Single & Surviving Back to School

By Rebecca Lynn

If you are anything like me, you are counting down the days, squeezing in doctors appointments, and doing last-minute back to school shopping in preparation for the end of summer break. Whether you have one or four (like me), sending kids to school is a huge deal–it takes a lot of time, money, and patience to make sure they are ready for their first day. It is extra difficult if you are a single parent trying to balance work, school preparation, and caring for the kids. If you add in the fact that you are a survivor, working on living your unfamiliar new life, helping your children heal, and finding even the tiniest bit of time for much-needed self-care, back to school can be overwhelming. 

Single parents have a lot of juggling to do and obstacles to hurdle. You often have to choose between award ceremonies or meetings at work, struggles with school transportation, and losing time at work for having a sick child. You may have to give up time with your children for over-time so that you can make ends meet. According to 5 Toughest Single Mom Struggles, the five main struggles with single parents are financial strain, social isolation, decision pressure, guilt, and fatigue…sound familiar? 

Parents who are domestic violence survivors have their own hardships to overcome. According to Promising Futures without Violence, survivor parents are often focused on keeping themselves and their children safe. They may have multiple legal issues going on at the same time, like custody hearings, criminal cases or protective orders, which can lead to an unmeasurable amount of stress. Due to previously being isolated from family and friends, they may not have as much support as they need, and those who are there may not fully understand domestic violence, leading to shame and re-victimization. Not only does the survivor struggle with the aftermaths of abuse, but they may be battling PTSD, as well as helping their children go through the same issues.

First of all, take a deep breathe and know that you are doing the best you can. You are strong and committed to giving yourself and your children a safe, violence-free life. Healing doesn’t happen in a day, a month or even a year, but it does get easier when you remind yourself of your primary goal and how far you have come. Sometimes this can be hard when you are a single parent, wishing you could clone yourself or at least grow another pair of arms. You can’t be everywhere at once, keep the house spotless, and have a full course meal on the table every night at 5. This is the hard part, both of being a single parent and a survivor: you may have to leave your comfort zone and use community resources, accept help, and sometimes even go as far as asking for it.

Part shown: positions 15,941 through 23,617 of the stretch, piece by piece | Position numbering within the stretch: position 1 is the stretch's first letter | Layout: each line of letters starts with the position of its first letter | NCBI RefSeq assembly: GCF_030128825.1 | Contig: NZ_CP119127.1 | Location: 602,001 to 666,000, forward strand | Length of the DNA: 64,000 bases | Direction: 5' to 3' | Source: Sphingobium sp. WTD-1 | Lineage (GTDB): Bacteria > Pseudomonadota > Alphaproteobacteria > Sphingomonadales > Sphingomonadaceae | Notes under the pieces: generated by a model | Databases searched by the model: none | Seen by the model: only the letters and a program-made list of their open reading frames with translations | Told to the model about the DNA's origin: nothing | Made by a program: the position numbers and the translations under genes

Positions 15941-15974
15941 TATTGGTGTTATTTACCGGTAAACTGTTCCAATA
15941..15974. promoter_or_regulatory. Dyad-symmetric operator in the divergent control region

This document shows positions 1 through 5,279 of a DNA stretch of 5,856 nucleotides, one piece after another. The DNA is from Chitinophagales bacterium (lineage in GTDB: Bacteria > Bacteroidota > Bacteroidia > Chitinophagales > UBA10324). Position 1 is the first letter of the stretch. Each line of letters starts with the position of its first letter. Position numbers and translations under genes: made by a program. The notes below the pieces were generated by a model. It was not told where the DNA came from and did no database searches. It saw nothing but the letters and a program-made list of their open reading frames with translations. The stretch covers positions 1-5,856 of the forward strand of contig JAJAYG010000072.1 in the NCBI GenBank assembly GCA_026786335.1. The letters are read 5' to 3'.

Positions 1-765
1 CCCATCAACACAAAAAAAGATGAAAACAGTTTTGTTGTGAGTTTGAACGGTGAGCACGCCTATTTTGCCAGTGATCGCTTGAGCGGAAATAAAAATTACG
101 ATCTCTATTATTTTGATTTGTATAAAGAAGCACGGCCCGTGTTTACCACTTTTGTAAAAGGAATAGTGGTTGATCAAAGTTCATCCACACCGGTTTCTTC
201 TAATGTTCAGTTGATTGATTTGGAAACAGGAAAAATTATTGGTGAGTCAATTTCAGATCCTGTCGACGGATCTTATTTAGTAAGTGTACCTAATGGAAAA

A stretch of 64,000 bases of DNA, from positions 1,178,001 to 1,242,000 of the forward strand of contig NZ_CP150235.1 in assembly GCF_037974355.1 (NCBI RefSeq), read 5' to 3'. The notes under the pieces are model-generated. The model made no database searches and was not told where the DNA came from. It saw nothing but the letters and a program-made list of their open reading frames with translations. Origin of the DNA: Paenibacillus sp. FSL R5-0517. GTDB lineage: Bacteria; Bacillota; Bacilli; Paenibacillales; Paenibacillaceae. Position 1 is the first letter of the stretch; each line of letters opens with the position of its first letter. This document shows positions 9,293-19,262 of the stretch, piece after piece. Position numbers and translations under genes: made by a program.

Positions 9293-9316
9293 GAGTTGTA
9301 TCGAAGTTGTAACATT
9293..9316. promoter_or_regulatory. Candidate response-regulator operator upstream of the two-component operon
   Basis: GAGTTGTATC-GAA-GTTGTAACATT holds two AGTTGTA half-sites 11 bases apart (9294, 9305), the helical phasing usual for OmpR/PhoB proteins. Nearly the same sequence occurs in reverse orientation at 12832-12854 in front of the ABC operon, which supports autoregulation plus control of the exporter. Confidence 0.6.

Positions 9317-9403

Financial Strains

There are many community resources you can use to assist you with the high costs associated with going back to school. These days supply lists require specific brands (not the generic ones), and then there are backpacks and lunchboxes. Not to mention that your kids most likely grew several inches taller, won’t fit in their shoes, and are wearing their pants as capris. Chances are they need an entirely new wardrobe.  Even with one child, this can set you back quite a lot. Single Parents Alliance of America has a long list of local and national organizations that help single survivor parents with free and inexpensive school supplies. Other local places that often take back to school donations and provide them to those that need them are schools, libraries, local grocery stores, non-profits, and churches. Don’t forget that many of the same places collect new or like-new clothes for this same reason. 

Then there is the extra cost of lunches. If you are on Medicaid or food stamps, your children are eligible automatically for free school lunches. My pride got in the way of this one for a while, but once you realize how much it actually does save for other necessities, you can usually put your pride aside for the time being. 

Parenting Hacks

  • Shop online and have it delivered or pick it up. This is the best thing to ever happen to single parents. Most stores that carry food items now provide the ability to shop on your computer, digitally clip coupons, and then request for a very small fee that your items be delivered to your house. Yes, this means they shop for you, bring it to your door (even your kitchen if you ask), and then since your kids aren’t worn out and grounded from a miserable two-hour grocery trip, they can help put away the groceries! It’s a win-win, it saves time and sanity–all important things to a single parent. 
  • Swap…there are so many online ways to communicate with others within your area and just like you, they have kids who outgrew their clothes or toys. Why not swap with them instead of buying new? This also works for services, like carpooling, babysitting, and clean houses. There are always people out there that can benefit from getting what they need without paying for it. 
  • Slow cookers are a single parent’s best friend. You can look online to get recipes for anything from fewer than 5 ingredients to frugal recipes. Then, you wake up, set the timer, dump the food in and leave and come home to a wonderful meal. 
  • Make lunches for the week in advance. You can form an assembly line, involve the kids in making sandwiches, putting snacks in serving size bags, and cutting fruits and veggies. Then put the sandwiches in the freezer, the fruits and veggies in a container in the fridge, and the serving size snacks in another container. In the morning they can grab their sandwich out of the freezer (which will be defrosted by lunchtime), grab one snack, and grab a fruit or/and veggie. Spending 20 minutes on a Friday night saves a lot of time on weekday mornings.